Certified products span products in the building industry that range from foundational and construction, to interior and decorative, with a recent expansion into consumer markets.
Solutions to industry drivers that have included the following:
- Typically, building professionals make decisions on the products they choose for projects based on two factors: cost and fitness for purpose. There is often a gap between the desires or intentions of an industry professional to build sustainably and the choice that they ultimately make.
- Many designers, architects, procurement professionals and builders have the assumption that environmentally-friendly products are more expensive, while not truly researching the environmental and health cost and benefits of choosing these green products.
- Professionals and consumers are often confused by the sea of green wash—the frequently-used terms and phrases that companies can use to claim environmental benefits without scientific or legal basis.
The product is a unique, world first, whole of life, whole of sustainability green product rating/certification program. It uses scientifically robust life cycle analysis to comparatively rank the performance of eco and health-preferred products, with a focus on built environment products as a solution to these industry issues. It includes metrics on energy and water efficiency, indoor environment quality, pollution prevention, resource use, producer responsibility and detailed health impacts.
The program allows environmental, health and social impacts to become consideration factors in making building decisions, at no extra cost. It is performance-based, using a cradle-to-grave analysis of product impacts and benefits, synergy with other products, detailed health impacts, and others.
It is quantifiable and objective with different, scored levels of certification, allowing for infinite determination of which products are good, better and best.
Reports and detail are available to the public at no charge whatsoever, on a free-to-air website (ecospecifier.com.au).
The vision and objectives of the program are monitored by stakeholders and partners actively contributing to the development of the Standards and Certification program as they are regularly approached for contribution to consultation processes in accordance with ISO 14024 requirements.
Global GreenTag is also overseen by a national advisory committee and a building product expert panel.
Both of these independent committees are made up of representatives of industry bodies, associations and NGOs/community members and assist the program in operation of the program, development of standards, appeals, disputes and stakeholder review processes.
Annual surveys are conducted of all clients, including certified manufacturers in concert with ISO 9001 Quality Process.
The initial development of the program was developed and delivered by the Baggs and co-director Mary-Lou Kelly together with a team from Ecospecifier and Global GreenTag.
Major challenges were developing a standard and communications that would overcome the “green gap” between purchasing intentions and actions, finding the right partners to support and fund the development of the project, developing processes and training and filling the need for experienced staff.
There is an overall lack in the education of life cycle assessment at the level at which it is required for GreenTag assessment.
The two most important factors in sustainability are trust and transparency, both being key aspects of ISO 14024.
It has achieved this by:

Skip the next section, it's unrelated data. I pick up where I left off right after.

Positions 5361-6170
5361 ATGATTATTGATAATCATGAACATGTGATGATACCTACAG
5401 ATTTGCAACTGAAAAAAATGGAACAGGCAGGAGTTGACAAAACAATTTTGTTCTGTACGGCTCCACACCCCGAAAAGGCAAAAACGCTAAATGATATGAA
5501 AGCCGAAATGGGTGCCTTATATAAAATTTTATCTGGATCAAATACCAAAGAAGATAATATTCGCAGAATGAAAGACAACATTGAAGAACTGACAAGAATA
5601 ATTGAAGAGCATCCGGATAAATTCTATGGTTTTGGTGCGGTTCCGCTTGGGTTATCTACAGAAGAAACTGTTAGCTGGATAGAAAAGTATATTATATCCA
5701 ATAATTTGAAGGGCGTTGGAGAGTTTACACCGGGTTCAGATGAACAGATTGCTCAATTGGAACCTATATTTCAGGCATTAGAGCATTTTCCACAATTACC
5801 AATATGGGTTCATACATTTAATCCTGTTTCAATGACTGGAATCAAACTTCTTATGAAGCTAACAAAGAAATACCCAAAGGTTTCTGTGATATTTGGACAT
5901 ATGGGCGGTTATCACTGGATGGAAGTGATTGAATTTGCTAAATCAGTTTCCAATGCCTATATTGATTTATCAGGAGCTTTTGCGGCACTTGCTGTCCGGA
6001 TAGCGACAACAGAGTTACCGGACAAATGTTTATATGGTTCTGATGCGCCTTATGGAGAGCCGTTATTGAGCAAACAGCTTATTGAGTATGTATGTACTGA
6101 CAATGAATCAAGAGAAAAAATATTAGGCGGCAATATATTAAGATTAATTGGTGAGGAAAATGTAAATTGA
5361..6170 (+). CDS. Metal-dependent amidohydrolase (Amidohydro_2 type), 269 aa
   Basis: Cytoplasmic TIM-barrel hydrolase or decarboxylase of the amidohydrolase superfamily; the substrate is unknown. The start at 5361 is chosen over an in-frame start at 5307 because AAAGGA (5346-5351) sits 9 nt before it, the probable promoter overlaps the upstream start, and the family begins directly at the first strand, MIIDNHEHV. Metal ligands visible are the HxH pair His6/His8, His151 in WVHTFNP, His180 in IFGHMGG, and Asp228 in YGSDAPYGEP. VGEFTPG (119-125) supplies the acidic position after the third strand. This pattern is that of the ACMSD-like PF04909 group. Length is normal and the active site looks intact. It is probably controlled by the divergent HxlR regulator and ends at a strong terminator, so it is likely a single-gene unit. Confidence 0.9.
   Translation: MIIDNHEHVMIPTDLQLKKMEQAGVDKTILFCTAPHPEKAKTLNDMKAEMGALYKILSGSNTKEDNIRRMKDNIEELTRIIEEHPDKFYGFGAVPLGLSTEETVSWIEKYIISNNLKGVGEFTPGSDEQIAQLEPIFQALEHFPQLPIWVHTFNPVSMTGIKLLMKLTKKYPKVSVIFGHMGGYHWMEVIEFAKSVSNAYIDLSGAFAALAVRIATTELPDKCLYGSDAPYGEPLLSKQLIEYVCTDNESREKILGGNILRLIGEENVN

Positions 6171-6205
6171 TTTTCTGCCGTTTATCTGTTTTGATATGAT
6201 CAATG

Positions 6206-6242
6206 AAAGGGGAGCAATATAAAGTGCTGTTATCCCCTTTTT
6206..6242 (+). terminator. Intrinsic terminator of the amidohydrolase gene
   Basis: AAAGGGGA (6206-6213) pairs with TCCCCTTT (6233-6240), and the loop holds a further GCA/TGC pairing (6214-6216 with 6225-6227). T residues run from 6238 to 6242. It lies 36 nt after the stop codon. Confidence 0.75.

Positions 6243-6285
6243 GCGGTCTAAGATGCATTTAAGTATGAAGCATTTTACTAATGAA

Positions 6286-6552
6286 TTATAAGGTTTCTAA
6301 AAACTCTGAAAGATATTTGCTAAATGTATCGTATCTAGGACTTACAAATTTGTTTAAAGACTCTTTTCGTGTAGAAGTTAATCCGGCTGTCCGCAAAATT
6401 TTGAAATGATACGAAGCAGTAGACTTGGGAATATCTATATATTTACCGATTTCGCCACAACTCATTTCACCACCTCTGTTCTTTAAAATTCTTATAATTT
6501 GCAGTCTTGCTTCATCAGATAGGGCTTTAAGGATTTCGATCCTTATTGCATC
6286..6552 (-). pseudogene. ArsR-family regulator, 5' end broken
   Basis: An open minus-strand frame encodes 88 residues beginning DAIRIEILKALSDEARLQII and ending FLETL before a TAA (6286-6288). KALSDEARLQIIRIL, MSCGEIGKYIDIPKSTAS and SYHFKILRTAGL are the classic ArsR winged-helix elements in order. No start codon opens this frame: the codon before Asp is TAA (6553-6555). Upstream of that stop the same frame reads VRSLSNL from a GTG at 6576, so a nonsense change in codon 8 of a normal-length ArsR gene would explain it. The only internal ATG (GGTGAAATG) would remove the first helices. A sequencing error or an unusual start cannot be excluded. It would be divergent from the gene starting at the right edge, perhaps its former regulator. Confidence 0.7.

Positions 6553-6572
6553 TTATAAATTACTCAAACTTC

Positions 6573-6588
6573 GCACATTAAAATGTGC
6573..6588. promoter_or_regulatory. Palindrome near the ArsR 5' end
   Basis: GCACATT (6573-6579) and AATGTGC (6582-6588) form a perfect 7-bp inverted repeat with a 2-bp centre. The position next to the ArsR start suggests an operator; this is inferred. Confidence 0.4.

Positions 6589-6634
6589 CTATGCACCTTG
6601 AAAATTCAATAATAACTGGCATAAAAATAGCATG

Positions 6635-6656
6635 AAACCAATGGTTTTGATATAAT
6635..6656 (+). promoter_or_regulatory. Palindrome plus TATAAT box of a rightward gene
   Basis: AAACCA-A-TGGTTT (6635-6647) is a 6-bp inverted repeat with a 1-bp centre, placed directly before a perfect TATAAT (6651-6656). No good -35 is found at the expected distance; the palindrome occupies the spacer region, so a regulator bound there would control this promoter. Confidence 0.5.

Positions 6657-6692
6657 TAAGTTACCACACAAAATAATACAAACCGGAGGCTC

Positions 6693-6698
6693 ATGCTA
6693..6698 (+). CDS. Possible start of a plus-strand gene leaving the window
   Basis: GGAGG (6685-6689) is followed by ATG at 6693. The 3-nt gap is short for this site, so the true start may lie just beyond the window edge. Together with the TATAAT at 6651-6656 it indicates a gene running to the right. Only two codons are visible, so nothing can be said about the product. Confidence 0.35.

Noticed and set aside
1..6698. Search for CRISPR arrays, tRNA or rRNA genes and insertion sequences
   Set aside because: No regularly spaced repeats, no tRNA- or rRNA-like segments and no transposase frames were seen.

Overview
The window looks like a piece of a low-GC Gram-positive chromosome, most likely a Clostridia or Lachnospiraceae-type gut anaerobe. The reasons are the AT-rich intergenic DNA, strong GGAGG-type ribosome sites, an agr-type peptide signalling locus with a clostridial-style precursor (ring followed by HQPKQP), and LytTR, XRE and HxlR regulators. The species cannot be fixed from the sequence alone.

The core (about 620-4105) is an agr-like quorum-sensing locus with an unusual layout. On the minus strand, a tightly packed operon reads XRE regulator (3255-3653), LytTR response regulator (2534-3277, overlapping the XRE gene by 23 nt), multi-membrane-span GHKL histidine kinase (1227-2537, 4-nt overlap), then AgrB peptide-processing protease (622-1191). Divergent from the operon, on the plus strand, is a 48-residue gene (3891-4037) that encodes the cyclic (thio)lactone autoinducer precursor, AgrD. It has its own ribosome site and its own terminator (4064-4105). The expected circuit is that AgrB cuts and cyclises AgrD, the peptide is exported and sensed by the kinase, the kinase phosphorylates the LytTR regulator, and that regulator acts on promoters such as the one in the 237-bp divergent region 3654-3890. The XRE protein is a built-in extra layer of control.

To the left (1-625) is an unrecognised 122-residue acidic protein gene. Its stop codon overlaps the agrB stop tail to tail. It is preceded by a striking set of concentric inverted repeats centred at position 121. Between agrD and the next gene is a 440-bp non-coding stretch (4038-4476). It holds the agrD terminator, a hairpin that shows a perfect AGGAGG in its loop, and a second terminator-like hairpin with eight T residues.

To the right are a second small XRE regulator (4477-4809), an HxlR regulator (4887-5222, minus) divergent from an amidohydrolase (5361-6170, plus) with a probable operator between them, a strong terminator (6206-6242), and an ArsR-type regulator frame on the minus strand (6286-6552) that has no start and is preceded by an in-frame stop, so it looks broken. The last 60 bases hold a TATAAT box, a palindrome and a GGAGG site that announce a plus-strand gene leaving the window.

- ISO 14024-compliant Ecolabel stakeholder, transparency, independence and certification processes
- ISO 14040-44-compliant peer-reviewed LCA
- ISO 14067 Greenhouse Gas Product Declaration compliance
- ISO 9001 quality certified process and company
- ISO 17011 Guide 65-compliant Conformance Assessment Body
- ISO 14025 Environmental Product Declarations
- Only formal AAAC-approved certification mark in sector
Lend Lease and Barangaroo
The Barangaroo project is a $6 billion transformation of Sydney’s port areas, the southern 7.5 hectares of the 22 ha former container port on the western rim of the city. The project seeks to create the greenest global residential, shopping and business centre in the world, delivering climate positive and carbon neutral outcomes for the whole of Barangaroo.
Lend Lease, who won the tender in 2009, is requiring all products used on the site to provide LCA based information and EPDs to supply the data to feed into their whole-of-site LCA model.
Global GreenTag provides this embodied carbon and water information with its certification for all certified products that as a result can be used in this major development.
Green Building Council of Australia and Green Star Accreditation
Global GreenTag is formally recognised by the Green Building Council of Australia and New Zealand as a third party certification scheme and is able to issue Green Star credits for all materials calculators, VOCs, formaldehyde reduction, best practice PVC and post-consumer recycled content.
Global GreenTag partners include:
- Green For Retail: sustainable retail consulting
- EC3 Global Earth Check: world’s largest certifier of sustainable travel and tourism operators
- Architectural Information Services Archipedia: comprehensive library of products
- Architectural Information Services Equinox: boutique trade expo
- Autospec: database and search engine for product specification
- BIMstop: developer of building information modeling
- The Builder App: industry directory of tradespeople, products, suppliers, and others
- Queensland Leaders: alliance of leading companies to support ratings of green products
- Griffith University Eco Center: centre for environmental education, exhibitions, conferences
- Australian Green Development Forum: committee to accelerate sustainability in Australian building industry
Certified manufacturers in Australia include:
Décor Blinds, Armstrong, Konfurb, Buro Seating, Knauf, Herman Miller, Alpha Office Furniture, Aura Sports, Dunlop Flooring, Cedar Sales, Bradford, Furniture Concepts, The Gibbon Group, Laminex, QBuild, MGO Corp, A1 Rubber, BASF, Interface, Armstrong and Xanita.